Tales to Go, and a Hat that Went

Panamanian hats, but not Panama hats
When it comes to sun protection throughout my travels, I’ve settled into a habit of following a self-imposed rule: new country, new hat. This began out of necessity; when departing from home via air, I would not want to risk destroying the weave of a hat I’d already acquired and babied through the jostles and crushes of carry-on space on a previous return flight. Thus, I’d instead bring along some hideous floppy (but easily packable) hat to block the sun during my first day in the new country. That hat’s ugliness would quickly remind me to hit the markets to pick up a local hat so that I could at least make an attempt at respecting and understanding the fashion of the place. And I’d carefully find a way to bring the headwear home, where it would never again be subjected to the unforgiving environment of the coach section.

Unfortunately, I hadn’t settled on the new country/new hat rule until I had, inadvertently, almost destroyed my favorite hat, a woven, flat-brimmed beauty with black and white yarn patterns I’d picked up in Panama. I had brought it with me on one too many journeys. Sans hat box (an item too extravagant for a coach budget), the accessory with an attractive but tragically brittle weave just wasn’t designed to withstand that kind of mileage. A lesson learned too late.

But such a mistake ended up leading me down a fortunate path. It was the search for that hat’s replacement during a return trip to Panama that had encouraged me to write “Speaking in Hats,” which was published by Compass Cultura (now part of Latterly Magazine) earlier this year. And now, the piece appears in this month’s edition of Tales To Go, a monthly magazine published by Travelers’ Tales.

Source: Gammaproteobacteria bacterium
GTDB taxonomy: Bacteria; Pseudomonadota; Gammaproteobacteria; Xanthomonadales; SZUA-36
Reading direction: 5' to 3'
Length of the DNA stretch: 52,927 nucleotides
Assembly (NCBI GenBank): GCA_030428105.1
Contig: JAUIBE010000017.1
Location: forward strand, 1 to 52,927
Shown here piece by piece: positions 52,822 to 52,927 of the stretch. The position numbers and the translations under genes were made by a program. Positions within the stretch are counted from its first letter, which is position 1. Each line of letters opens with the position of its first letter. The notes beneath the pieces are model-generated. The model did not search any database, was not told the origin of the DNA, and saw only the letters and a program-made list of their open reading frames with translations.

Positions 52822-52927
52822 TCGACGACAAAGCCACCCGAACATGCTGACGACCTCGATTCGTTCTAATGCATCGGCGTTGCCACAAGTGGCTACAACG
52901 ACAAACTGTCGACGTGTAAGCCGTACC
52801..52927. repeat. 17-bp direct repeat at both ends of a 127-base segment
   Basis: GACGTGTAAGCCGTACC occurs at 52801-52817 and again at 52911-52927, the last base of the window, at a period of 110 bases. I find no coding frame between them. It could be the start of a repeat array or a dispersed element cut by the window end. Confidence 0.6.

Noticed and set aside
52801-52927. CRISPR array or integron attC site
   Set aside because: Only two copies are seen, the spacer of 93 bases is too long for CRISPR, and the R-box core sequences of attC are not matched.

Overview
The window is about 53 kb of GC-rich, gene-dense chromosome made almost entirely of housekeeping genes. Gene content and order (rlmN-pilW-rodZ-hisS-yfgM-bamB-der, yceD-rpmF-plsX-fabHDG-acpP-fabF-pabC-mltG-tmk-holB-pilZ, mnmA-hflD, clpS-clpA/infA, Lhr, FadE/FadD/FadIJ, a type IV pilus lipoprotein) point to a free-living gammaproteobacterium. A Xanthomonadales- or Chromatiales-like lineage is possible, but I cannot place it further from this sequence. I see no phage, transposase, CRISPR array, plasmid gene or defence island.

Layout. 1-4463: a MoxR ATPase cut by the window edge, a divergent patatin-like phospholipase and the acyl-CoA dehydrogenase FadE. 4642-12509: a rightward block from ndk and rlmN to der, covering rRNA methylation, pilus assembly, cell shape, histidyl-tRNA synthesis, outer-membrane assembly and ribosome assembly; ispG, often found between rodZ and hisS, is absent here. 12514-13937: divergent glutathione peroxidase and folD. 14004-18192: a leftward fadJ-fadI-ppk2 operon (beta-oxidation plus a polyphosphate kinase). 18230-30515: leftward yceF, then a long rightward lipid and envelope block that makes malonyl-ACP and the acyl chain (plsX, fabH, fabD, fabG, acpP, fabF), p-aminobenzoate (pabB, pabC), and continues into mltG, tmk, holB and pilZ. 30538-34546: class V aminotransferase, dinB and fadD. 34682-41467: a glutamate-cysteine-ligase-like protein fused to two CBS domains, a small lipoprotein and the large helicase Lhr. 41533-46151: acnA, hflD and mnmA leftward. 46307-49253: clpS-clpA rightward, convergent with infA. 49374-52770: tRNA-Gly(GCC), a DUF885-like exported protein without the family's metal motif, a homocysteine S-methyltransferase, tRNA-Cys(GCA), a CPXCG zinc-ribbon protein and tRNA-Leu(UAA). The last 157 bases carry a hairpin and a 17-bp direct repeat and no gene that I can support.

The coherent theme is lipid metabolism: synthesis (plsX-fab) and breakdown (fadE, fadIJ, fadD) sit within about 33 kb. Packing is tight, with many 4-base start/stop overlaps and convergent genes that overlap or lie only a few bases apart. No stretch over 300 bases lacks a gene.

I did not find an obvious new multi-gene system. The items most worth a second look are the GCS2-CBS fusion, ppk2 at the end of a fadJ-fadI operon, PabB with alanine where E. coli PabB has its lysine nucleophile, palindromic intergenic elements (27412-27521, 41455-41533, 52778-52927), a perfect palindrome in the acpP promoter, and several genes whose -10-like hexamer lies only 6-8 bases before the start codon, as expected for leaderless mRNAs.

I’m in great company, as the piece appears alongside engaging stories by Mara Gorman, Tor Torkildson and Lance Mason. You can read the first few paragraphs of each piece here. And if you like what you are reading, you should consider subscribing, as Tales To Go brings your four stories a month by travel storytellers such as Amy Gigi Alexander, Don George, and Jeff Greenwald. The free Tales To Go app for iPhones/iPads optimizes the publication’s reading experience when you are packing lightly. Just don’t try to squeeze that woven hat into the sliver of a gap above the luggage in the overhead bin.

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About OmnivorousTraveler

Darrin DuFord is a travel writer, mapgazer, and jungle rodent connoisseur. His writing has won numerous awards and has appeared in The San Francisco Chronicle, BBC Travel, Gastronomica, Roads & Kingdoms, Narratively, and Perceptive Travel, among other publications. He is the author of Breakfast for Alligators: Quests, Showdowns and Revelations in the Americas (released in July 2016) and Is There a Hole in the Boat? Tales of Travel in Panama without a Car, silver medalist in the 2007 Lowell Thomas Travel Journalism Awards.
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